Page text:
Not a native English speaker. I noticed for a long time now some speakers use a second sentence consisting of a single word, "not", as a way to entirely negate the former sentence and generally in a humorous way. For example: "I like your shirt. Not." Is this correct English or just something people understand even though it is not grammatically correct? I am asking this because in my native language, French, there is no way to negate this easily. I could translate "or not" (by "ou pas") but not just "not". Any details about this separate "not", historical or linguistic will be appreciated.

  • I've always regarded this as a term from "Valley Speak", a California youth subculture that arose in the 80s.
    – Hot Licks
    Commented Feb 24, 2021 at 21:19
  • The usual response these days is "the 1990s called. They want their 'Not!' back". Commented Feb 24, 2021 at 22:46
  • 1
    This came into popular use after it was used in a Saturday Night Live comedy sketch called "Wayne's world". Before that people would have understood it, but that's when the joke really took off.
    – JohnFx
    Commented Feb 24, 2021 at 23:09

1 Answer 1


It is an idiomatic nonstandard usage especially in informal, humorous contexts:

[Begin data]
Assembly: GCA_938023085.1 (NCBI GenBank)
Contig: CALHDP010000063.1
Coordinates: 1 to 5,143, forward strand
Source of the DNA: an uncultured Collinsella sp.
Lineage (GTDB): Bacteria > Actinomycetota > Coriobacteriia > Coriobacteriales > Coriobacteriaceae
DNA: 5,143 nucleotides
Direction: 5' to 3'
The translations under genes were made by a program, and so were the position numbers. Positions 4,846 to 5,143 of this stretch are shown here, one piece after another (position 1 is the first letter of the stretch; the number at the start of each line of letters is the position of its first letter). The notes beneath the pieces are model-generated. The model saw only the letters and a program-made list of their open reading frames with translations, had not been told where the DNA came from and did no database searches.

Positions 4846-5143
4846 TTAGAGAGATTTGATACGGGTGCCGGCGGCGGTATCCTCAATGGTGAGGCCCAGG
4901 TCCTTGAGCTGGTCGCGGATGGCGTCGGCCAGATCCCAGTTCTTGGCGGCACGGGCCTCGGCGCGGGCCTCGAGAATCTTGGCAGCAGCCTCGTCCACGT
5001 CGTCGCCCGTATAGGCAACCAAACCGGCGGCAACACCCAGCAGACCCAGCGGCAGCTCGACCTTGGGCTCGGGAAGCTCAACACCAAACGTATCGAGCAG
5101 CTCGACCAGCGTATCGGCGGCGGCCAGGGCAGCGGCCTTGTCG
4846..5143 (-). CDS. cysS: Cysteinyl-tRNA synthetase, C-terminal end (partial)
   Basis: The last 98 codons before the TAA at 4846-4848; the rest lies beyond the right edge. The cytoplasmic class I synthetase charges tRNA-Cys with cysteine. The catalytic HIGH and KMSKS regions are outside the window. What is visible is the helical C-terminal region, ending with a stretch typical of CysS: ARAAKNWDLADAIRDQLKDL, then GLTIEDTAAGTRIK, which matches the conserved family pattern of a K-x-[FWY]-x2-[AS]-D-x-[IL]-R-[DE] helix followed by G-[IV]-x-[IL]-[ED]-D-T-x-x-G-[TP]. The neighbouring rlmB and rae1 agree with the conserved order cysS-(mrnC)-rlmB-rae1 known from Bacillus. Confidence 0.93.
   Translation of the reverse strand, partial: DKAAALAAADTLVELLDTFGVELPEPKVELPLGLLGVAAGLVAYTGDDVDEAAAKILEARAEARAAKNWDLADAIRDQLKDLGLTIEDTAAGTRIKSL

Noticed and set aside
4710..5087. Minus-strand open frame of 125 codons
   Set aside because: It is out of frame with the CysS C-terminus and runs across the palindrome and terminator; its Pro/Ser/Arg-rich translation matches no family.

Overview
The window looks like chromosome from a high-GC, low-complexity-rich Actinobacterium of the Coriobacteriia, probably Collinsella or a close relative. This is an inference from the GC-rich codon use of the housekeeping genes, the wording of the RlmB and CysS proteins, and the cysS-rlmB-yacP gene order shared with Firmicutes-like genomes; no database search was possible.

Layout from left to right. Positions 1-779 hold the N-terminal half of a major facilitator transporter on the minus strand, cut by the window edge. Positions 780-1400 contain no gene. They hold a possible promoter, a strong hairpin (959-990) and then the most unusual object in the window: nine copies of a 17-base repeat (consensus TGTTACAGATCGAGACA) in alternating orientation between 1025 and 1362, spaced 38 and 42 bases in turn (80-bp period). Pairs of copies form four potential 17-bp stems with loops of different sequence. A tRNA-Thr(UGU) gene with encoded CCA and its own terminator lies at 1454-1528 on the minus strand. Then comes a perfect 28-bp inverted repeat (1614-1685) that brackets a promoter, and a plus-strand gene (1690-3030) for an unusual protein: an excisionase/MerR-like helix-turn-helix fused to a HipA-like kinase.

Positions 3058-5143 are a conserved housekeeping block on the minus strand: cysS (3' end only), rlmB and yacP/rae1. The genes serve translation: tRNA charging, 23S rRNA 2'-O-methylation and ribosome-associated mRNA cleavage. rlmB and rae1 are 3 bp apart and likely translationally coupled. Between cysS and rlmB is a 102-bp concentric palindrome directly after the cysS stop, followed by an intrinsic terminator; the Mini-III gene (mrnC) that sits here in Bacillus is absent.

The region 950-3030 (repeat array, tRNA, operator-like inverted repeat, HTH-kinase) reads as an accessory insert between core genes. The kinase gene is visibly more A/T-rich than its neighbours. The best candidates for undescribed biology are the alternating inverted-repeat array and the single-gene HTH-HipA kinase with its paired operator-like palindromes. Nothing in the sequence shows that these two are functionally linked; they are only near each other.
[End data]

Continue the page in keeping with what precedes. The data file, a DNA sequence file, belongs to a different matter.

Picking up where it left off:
​(humorous, informal) used to emphasize the opposite of a statement.

Well, that sounds like a fun evening—not!


It usage dates back to the beginning of the 20th century but was made popular a few decades ago:


As an interjection to negate what was said before or reveal it as sarcasm, it is attested by 1900, popularized 1989 by "Wayne's World" sketches on "Saturday Night Live" TV show.


From: American Speech Vol. 68, No. 2 (Summer, 1993), pp. 213 Published by: Duke University Press.

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  • Thanks but I am not sure what your "yes" is an answer to because I offered two options. Are you saying this is grammatically correct English then, although informal?
    – Winston
    Commented Feb 24, 2021 at 20:29
  • 2
    It is an idiomatic nonstandard usage of not.
    – user 66974
    Commented Feb 24, 2021 at 20:34
  • Okay thank you for clarifying.
    – Winston
    Commented Feb 24, 2021 at 20:36
  • The Japanese language has a similar construct that is often translated as: “- is what I’d like to say”. Commented Feb 26, 2021 at 3:42

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